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What Affect Does Fast Food Have on Our Health?

By: Sarah Clark (ILEX) - Updated: 8 Feb 2014 | comments*Discuss
What Affect Does Fast Food Have On Our Health?

Fast food in moderation is one of those things that the media seems to think we are unable to do, so they warn is with alarming frequency about the dangers of eating too many burgers.

It may well be overstating the issue, but there are certainly ingredients in and aspects of fast food which can be detrimental to our diet and health, and which can affect us in the longer term.

Fast Food and Fat

Fat is a dirty word when it comes to the twenty first century, and there’s certainly a great deal of it in most fast food. Back in 2002, a 19 stone man attempted to sue one of the big fast food burger chains because he claimed that he didn’t know fast food was bad for his diet until after he’d had a heart attack in 1996.

He also said that the fast food giants shouldn’t be allowed to sell burgers with such high fat content as they were dangerous to health. Not surprisingly, he lost.

He may have a point though, especially when it comes to trans fats – some KFC and McDonalds burgers have previously been found to contain almost five grams of trans-fats in each burger...which is frightening when you also hear that exceeding this level of trans fats on a regular basis has been linked to a higher risk of heart disease – 25% higher according to research. McDonalds in the UK has committed to getting rid of trans fats from all of its fast food, but the same rules don’t apply to all of the outlets in other countries.

Salt in your Fast Food

It’s not just about adding salt to your dinner – around 80% of the salt in our diets comes from processed foods and meals, not from added table salt. Because this salt is hidden, we often don’t realise that we’re eating it, and play down the potential effect on our health.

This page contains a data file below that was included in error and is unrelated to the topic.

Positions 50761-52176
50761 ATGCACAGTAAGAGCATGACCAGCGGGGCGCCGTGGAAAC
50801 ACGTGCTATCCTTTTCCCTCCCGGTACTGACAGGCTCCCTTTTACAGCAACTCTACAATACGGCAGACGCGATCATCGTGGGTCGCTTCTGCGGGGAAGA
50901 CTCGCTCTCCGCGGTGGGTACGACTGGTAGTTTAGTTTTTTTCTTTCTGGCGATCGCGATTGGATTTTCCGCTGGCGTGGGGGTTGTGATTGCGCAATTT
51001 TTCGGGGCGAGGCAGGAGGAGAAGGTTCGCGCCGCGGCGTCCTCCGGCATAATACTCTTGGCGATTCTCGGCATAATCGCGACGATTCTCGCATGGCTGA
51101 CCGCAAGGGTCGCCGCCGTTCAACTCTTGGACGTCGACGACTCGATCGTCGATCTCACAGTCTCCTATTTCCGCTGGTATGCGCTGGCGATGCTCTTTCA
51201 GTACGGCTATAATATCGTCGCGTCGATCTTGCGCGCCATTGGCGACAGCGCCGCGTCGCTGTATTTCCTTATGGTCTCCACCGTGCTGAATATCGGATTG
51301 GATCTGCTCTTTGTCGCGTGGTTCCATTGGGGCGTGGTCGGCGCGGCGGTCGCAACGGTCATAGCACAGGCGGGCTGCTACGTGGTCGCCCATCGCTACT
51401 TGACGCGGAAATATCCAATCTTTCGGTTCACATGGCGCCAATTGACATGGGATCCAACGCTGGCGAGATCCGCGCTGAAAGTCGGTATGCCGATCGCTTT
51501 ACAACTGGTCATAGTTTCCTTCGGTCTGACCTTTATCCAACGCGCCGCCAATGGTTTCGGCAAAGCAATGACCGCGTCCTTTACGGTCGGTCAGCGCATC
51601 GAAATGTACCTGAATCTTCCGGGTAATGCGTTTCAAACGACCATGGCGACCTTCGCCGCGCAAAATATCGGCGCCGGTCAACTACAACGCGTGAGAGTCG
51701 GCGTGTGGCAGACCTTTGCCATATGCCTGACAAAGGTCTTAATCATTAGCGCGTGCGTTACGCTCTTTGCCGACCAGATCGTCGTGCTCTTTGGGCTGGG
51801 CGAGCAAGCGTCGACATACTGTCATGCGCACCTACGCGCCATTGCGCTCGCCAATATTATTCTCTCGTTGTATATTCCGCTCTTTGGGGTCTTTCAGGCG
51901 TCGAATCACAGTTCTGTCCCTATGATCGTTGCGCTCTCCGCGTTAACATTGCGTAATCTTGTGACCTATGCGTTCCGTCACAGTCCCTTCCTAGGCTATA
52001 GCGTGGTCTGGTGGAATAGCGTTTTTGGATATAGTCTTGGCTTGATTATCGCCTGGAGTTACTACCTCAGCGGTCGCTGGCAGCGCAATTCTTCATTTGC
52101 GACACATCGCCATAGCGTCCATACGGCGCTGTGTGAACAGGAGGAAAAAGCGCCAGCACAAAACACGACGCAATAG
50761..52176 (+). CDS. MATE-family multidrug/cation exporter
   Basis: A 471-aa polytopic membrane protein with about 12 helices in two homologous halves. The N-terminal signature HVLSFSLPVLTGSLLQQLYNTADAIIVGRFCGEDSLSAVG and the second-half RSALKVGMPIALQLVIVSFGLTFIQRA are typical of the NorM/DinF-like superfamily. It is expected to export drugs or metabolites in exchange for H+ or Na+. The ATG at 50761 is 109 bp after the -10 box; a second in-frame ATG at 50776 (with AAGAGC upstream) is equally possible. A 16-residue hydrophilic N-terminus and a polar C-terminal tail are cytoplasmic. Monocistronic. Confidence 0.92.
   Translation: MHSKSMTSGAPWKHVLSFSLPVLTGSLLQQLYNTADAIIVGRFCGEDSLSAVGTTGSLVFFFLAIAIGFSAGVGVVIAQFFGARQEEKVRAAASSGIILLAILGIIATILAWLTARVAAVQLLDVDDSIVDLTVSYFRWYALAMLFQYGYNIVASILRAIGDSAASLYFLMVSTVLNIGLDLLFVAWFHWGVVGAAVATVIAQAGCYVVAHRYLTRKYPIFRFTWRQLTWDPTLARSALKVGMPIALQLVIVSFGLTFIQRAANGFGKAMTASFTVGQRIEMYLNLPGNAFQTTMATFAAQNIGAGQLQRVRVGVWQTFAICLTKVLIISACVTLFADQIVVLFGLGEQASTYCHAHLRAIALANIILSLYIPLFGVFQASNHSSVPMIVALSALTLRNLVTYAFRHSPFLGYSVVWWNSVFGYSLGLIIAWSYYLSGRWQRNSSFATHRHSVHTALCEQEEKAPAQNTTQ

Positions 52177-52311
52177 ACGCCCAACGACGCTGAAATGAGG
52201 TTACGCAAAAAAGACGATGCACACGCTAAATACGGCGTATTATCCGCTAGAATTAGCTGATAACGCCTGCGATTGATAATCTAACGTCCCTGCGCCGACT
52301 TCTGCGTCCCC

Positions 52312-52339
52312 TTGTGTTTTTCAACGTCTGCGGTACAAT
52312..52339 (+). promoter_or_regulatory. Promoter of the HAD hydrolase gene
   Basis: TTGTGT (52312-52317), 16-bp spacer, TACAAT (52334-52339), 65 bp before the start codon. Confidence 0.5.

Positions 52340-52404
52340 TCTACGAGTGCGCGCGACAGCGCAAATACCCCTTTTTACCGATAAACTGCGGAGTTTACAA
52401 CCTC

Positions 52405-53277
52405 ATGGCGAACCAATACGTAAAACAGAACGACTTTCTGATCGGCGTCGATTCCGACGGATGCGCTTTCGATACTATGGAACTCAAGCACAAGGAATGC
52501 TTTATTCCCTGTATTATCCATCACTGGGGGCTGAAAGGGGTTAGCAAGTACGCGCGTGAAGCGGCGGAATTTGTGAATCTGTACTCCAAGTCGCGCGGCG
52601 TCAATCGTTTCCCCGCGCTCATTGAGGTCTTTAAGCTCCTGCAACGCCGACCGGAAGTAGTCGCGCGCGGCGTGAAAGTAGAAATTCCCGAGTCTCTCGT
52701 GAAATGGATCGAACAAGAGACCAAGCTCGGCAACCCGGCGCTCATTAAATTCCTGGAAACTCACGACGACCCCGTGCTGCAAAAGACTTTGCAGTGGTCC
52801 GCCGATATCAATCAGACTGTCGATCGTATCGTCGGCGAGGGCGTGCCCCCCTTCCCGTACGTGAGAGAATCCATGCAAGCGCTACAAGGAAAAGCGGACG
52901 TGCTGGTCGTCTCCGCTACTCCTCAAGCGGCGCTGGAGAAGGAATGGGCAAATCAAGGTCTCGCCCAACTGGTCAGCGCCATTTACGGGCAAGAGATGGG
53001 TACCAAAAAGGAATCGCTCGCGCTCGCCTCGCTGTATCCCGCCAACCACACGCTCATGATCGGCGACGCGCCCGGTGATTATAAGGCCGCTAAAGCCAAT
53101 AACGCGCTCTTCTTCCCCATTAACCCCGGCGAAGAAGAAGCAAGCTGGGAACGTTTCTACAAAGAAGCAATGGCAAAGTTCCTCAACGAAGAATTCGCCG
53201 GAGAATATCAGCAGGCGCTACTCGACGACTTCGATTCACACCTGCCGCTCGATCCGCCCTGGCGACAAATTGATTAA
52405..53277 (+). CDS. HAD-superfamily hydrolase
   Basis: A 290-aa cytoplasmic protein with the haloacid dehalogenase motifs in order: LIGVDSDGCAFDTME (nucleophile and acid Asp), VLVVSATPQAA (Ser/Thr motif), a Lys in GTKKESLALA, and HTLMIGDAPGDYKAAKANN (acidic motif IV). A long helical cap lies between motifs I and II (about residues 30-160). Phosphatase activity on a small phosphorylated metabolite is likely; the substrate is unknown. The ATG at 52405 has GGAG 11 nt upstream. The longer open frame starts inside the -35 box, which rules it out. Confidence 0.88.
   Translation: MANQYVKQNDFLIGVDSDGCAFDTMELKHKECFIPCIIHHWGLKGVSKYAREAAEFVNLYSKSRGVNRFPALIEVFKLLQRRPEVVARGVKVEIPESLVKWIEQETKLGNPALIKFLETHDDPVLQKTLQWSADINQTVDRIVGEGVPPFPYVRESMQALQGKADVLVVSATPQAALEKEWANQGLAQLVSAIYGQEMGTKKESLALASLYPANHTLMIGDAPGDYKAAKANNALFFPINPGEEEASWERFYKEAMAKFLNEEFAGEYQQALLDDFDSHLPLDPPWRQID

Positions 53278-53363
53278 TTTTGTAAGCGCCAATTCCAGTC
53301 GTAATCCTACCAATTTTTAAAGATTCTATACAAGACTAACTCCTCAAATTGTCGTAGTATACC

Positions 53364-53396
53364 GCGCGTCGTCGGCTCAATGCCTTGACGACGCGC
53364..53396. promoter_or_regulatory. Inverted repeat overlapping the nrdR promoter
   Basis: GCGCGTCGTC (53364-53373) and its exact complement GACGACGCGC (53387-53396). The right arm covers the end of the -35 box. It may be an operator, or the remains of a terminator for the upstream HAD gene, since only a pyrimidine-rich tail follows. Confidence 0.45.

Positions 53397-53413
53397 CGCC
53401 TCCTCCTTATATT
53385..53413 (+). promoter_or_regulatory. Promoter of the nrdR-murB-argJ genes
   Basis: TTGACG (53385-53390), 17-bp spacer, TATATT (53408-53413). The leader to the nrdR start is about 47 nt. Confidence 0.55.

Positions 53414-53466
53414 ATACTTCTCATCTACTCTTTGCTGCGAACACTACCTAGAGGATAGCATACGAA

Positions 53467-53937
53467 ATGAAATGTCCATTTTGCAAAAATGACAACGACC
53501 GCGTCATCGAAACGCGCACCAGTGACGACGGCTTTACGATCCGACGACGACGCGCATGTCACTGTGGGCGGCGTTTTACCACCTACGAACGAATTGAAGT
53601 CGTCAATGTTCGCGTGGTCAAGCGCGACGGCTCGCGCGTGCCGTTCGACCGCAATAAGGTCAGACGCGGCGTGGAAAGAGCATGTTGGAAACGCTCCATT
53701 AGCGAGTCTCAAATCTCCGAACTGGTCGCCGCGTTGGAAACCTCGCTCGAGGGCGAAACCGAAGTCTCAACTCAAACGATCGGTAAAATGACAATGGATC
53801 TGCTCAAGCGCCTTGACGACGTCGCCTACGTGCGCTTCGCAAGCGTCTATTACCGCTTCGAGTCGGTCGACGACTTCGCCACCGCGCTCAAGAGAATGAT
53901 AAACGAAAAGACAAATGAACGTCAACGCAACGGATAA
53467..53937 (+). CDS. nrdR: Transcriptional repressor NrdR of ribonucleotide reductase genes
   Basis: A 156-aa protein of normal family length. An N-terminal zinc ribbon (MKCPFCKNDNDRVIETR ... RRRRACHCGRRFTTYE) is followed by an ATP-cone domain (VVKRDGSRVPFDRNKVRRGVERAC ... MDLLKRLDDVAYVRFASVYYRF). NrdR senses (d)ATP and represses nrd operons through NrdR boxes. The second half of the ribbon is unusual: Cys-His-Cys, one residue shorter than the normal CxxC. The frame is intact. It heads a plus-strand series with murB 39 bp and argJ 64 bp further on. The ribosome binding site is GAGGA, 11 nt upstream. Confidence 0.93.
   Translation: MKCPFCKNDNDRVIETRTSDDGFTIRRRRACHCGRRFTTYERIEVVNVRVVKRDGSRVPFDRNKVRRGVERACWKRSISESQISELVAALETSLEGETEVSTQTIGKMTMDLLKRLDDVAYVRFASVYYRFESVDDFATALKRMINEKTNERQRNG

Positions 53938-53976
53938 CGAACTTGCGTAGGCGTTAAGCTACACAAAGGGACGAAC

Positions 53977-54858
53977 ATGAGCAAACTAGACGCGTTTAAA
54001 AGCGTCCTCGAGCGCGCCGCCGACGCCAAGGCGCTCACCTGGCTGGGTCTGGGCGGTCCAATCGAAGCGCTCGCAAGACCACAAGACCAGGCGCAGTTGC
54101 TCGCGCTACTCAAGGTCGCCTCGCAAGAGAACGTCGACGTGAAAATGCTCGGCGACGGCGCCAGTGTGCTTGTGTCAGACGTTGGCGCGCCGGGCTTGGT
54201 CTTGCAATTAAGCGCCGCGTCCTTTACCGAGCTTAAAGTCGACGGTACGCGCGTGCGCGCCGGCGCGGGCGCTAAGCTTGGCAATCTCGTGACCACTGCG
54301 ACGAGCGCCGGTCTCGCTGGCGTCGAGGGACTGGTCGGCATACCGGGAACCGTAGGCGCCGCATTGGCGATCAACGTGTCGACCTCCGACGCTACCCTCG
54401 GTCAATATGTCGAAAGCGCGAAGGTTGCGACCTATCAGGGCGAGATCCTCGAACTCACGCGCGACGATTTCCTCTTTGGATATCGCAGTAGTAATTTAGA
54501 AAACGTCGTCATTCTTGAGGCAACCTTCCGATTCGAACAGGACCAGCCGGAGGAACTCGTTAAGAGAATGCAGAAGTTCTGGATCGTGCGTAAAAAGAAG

Salt can have a detrimental effect on health because when levels in the body are too high, it can cause you to retain water, which some experts believe is also linked to high blood pressure. High blood pressure can lead to a higher risk of heart disease and strokes.

Despite most fast food restaurants claiming to have reduced salt levels, a 2007 survey showed that just one meal from a Pizza Hut could potentially contain more than twice the recommended daily salt intake for an adult. That will be why you want to drink lots after a take away!

Sugary Treats

Some fast food is also loaded with sugar, and unfortunately for doughnut aficionados, there is no nutritional benefit whatsoever to be found in eating sugary snacks and treats. The calories you get from sugar are what nutrition experts describe as ‘empty’ that is you don’t get any nutrition from sugar whatsoever.

Fat and Sugar Combined – More Addictive Than Heroin?

Researchers in America came to the conclusion back in 2003 that the combination of fat and sugar in junk food was possibly a contributing factor to the soaring rates of obesity in the country and globally.

The scientists fed rats on food with similar fat and sugar levels – and then saw them become agitated, and get the shakes when their diets were changed, because high sugar and fatty foods appear to stimulate the 'pleasure chemicals' in the brain.

So fast food does seem to have a few negative effects on our bodies, but most of these are linked to excess. One fatty meal isn’t going to turn you into a junk food addict any more than a pizza in isolation will cause a heart attack. Just be aware of what you’re eating and limit fast food to occasional treats.

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Really helpful to know so that I know how it affects health and what should happen in the future because of the way it is affecting our health. Any opinions on what you think the future of fast food should be?
Chloe - 8-Feb-14 @ 5:45 PM
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